Hi Sarah! You are so not whining. I'd also be worried if you weren't expressing that what you're doing is HARD. Have you read "Peace is Every Step"? Even if you have actually, it could be a good book to go back to. Zac's comments on knowing your happiness is hidden here somewhere, and your about appreciating all the simple things made me think of how (when I was teaching) we used to call our most challenging kids our zen-masters. There's so much in that.
I've also become super conscious lately about who my validators are. Whose opinions do I care about? And, maybe even more important, whose opinions don't I care about? In this case, anyone who is judging you or Quinn for his behavior hasn't earned the right to concern you with their opinions. I really know this is way too easy to say, but it has been a really helpful thought process for me.
I also just remembered a BART ride from the airport years ago with a mom and a little boy who might have been autistic. He talked very loudly on a quiet train and she couldn't keep him in his seat. But his observations were also really amusing. At some point, I shared a smile with another woman who was also noticing the little boy. The mom noticed the exchange and her face tightened. I've remembered it ever since because I was so sure she thought we were judging her, sharing our annoyance about her son. What I was actually thinking when I smiled was that I was amused with what he was saying and that I empathized (for me, from being a teacher) with what a hard time she must be having. Unfortunately, I didn't say anything to explain and she will never know that.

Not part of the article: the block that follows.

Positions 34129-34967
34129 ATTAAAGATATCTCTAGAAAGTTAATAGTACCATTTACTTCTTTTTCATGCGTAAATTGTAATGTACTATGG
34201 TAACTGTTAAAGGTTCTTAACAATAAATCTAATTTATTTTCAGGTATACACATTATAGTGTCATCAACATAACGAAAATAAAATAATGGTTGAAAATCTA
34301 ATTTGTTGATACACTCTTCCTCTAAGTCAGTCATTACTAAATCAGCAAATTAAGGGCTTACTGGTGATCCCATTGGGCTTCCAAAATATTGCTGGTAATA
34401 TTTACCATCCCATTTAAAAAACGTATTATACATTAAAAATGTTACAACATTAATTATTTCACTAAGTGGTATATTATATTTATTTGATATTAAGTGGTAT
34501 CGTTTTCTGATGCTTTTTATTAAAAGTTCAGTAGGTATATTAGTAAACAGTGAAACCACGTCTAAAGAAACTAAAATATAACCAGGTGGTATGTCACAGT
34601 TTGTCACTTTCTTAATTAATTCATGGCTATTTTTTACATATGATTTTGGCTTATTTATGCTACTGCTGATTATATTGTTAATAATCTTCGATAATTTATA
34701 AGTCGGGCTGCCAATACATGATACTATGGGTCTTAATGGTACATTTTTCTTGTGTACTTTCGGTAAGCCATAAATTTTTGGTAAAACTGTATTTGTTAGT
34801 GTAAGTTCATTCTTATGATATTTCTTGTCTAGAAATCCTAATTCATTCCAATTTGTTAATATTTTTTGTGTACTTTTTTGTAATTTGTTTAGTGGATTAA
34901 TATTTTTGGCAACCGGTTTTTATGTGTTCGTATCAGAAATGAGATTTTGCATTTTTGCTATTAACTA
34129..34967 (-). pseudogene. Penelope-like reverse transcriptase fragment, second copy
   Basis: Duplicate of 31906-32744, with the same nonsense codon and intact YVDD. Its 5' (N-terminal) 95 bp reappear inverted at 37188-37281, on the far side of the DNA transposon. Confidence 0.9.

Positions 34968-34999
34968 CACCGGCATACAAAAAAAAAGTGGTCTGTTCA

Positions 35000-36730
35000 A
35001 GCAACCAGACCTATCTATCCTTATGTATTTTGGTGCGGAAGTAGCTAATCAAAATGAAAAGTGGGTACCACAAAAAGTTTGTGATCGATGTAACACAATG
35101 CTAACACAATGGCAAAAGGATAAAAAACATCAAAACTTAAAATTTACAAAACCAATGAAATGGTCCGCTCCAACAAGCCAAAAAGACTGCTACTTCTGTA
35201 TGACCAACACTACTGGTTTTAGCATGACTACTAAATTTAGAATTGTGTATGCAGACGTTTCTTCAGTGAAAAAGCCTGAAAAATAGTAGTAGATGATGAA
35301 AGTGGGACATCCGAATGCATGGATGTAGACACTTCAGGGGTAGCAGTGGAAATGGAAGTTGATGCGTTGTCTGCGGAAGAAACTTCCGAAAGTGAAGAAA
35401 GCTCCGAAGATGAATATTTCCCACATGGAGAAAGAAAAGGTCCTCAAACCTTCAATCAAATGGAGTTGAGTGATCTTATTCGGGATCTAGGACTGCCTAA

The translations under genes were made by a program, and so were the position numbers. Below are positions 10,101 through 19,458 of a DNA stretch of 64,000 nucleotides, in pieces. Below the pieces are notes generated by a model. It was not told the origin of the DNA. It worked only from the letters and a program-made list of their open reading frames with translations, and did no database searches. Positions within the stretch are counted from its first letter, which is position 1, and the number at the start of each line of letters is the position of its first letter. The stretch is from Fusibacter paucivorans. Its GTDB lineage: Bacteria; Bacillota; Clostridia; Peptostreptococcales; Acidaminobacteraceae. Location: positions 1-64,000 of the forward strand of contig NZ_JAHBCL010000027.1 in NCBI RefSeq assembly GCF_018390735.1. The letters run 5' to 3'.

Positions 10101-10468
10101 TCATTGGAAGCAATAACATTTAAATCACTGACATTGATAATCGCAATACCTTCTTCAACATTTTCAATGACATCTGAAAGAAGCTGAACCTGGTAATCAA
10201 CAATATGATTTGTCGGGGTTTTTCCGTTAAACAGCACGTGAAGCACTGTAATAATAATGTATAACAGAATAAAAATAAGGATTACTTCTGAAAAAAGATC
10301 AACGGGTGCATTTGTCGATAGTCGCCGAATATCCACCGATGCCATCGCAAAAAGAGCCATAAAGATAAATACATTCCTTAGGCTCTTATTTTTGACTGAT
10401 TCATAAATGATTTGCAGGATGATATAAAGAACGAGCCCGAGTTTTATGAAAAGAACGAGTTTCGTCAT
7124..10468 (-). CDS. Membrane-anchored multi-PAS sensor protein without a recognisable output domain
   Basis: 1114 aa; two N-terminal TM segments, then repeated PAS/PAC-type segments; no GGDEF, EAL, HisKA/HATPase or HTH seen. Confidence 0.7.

Sending love Sarah!
Ashindi

M said...

Hi Sarah & Zach,
My son was diagnosed with Fragile X in July, my wife and I are still reeling from the news. I've been lurking your blog for the last 5 months, I feel like it is a glimpse into our near future. Both my wife and I are battling with depression and I hope it does get easier, but I'm worried.
We have a lot of hopes pinned on the MGlur5 antagonist drugs that could supposedly reverse the cognitive deficits of Fragile X.
Have you been to see Dr. Hagerman at the MIND Institute at UC Davis? We were considering coming out but we live in New England and it would be quite a trip.
Thanks for your blog, I've read every entry and can identify with so much.
All the best,
Mark

Sarah said...

Thanks for the great, sympathetic, wise comments, Vicki, Ashindi, and Erika. Ashindi, interestingly I just bought a second copy of Peace is Every Step and gave it to Zac, and he felt it helped him when he was so depressed! I should re-read it myself. : ) Though I do think about that book often while washing dishes, sitting at red lights, and answering the phone!

Mark, thanks for visiting the blog and commenting. How old is your son? I know, sometimes the "future" is hard to face - we read the blogs of some parents of kids who are in their tweens or teens, and frankly, we get scared! But I guess all we can do is stay in the present, and deal with what's happening in the moment. We have been to the MIND Institute, and actually we're going again next month. We are open-minded, but skeptical, about the likelihood of treatments "curing" our son. I just think the research is so new, and the mind is so, so complex, I have my doubts that there will be something safe and reliable available soon enough for us to take advantage of it. On the one hand, the mind had incredible neuroplasticity, and that gives us hope. On the other hand, early childhood experiences are really, really formative. So I guess we wonder, if a treatment that appears to work and is safe is available when he is, say, 10 years old, will it really work? And I don't think anyone knows the answer to that question right now. I also am really concerned about safety and side effects. I try to remember that this is not really Quinn's problem - it's my problem - meaning that Quinn is happy and does not know there is anything "wrong" with him. He is also very healthy. So I worry about the ethical implications of changing his mind and/or body chemistry for my benefit.